Alice Anderson

Alice Elizabeth Foley Anderson (1897-1926), garage proprietor, was born on 8 June 1897 at Malvern, Melbourne, one of five children of Ellen (born White-Spunner) and Joshua Noble Anderson. Though a brilliant engineer who had once lectured mechanical engineering at the University of Melbourne, her father was inept at business. After various ventures, including a trip around the world, a partnership with John Monash and a post at Dunedin, New Zealand, he secured the position of shire engineer at Healesville, Victoria, in 1908, taking a cottage for his family at nearby Narbethong.

The Anderson girls enjoyed country life. Alice who had previously been tutored by a governess, attended the state school, rode a pony and roamed the countryside with her brother Stewart, back from school in England. He taught her to handle a fishing rod and a shotgun. This was not mere sport, as fresh rabbit was welcome at the table.

Alice's mother was a well-read woman who encouraged all her daughters to take up careers. In 1913 she used some of an annuity to pay for five terms for Alice at Church of England Girls Grammar School, Merton Hall. Although homesick, Alice did well, but had to leave at the end of 1914 with a Junior Public Certificate, when the money ran out. During 1915 Alice stayed home in Narbethong helping her father in his office and acting as his 'chainman' on surveying jobs around the district. She also coached her younger sisters for their time at Merton Hall.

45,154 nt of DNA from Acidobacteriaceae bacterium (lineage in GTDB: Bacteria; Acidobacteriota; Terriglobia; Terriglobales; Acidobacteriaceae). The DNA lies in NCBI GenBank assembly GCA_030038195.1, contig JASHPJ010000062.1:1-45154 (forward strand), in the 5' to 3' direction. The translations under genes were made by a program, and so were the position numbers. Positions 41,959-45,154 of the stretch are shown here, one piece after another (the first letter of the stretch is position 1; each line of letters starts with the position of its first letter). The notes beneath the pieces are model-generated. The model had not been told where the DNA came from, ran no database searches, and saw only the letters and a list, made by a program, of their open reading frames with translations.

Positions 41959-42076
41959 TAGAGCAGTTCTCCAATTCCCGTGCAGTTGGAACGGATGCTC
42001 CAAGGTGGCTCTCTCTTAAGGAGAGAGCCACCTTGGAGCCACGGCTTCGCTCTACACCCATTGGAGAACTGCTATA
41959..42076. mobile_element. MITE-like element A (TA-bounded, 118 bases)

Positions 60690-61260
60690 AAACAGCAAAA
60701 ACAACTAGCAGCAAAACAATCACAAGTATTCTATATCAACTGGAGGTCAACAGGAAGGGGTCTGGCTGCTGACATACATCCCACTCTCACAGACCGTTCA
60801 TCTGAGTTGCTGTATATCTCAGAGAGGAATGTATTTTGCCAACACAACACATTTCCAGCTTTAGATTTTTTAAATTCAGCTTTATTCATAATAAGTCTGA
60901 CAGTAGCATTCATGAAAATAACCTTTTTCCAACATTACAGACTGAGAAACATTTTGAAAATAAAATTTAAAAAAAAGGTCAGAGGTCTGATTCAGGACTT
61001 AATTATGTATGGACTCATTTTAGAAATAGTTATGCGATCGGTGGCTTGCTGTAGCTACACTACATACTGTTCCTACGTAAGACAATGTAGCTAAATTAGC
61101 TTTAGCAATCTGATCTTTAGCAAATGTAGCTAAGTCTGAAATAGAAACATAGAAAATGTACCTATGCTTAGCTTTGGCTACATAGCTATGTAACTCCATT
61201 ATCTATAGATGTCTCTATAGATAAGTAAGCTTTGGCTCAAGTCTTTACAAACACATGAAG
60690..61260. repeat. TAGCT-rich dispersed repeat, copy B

In 1916 Alice became a clerk in the office of the Town Clerk of Caulfield Municipality, earning about 30 pounds a week. She had learned mechanics and driving from employees in one of her father's unsuccessful business ventures, the Healesville-Alexandra Motor Service. In 1915 Anderson had put a deposit of 250 pounds on a 750 pounds Hupmobile limousine hoping to start a passenger service for the shire. When this failed he gave Alice the car (and its debt) for her eighteenth birthday.

In 1918, after further mechanical training and some success with weekend excursions, she started a garage and hire-car service in Cotham Road, Kew. Borrowing money, she bought more cars and employed young women as mechanics and drivers. By 1919, 'Miss Anderson's Motor Service' was established in a large brick garage. For the next seven years, though often in debt, the all female business successfully provided driving tuition, mechanical check-ups, hire cars, motor tours and specialised chauffeuring. Other activities for Alice included membership of the Lyceum Club for successful professional women; inventing and patenting a trolley for easy access under cars; writing on motoring for the magazine Woman's World and in August 1926 a six week round tour to Alice Springs in a Baby Austin. She returned 'sunburnt and happy', and had plans to start a flying school after completing her pilot's licence. Tragedy struck soon after, when hurriedly cleaning some firearms she had borrowed for the trip, she accidentally shot herself on 17 September 1926. After her death, her friend Ethel Bage (sister of Freda Bage (q.v.)) became proprietor and with her staff of six drivers and three mechanics continued the business for another thirteen years. It then passed into male ownership. The trade name 'Alice Anderson' is still used for a Melbourne driving school.

Alice Anderson was a small, energetic young woman with a cheerful personality. Her hair was cut in a shingle and her usual dress was the breeches, leggings, coat and peaked cap of a chauffeur. She laughed off rumours that, on the one hand, her business success was backed by a 'boyfriend' or, on the other, that as she wore men's clothes and employed women, she must be lesbian. She placed her career above emotional ties, however, and refused at least one offer of marriage.

Mimi Colligan

'Double Time edited by Marilyn Lake and Farley Kelly 1985 ch 33.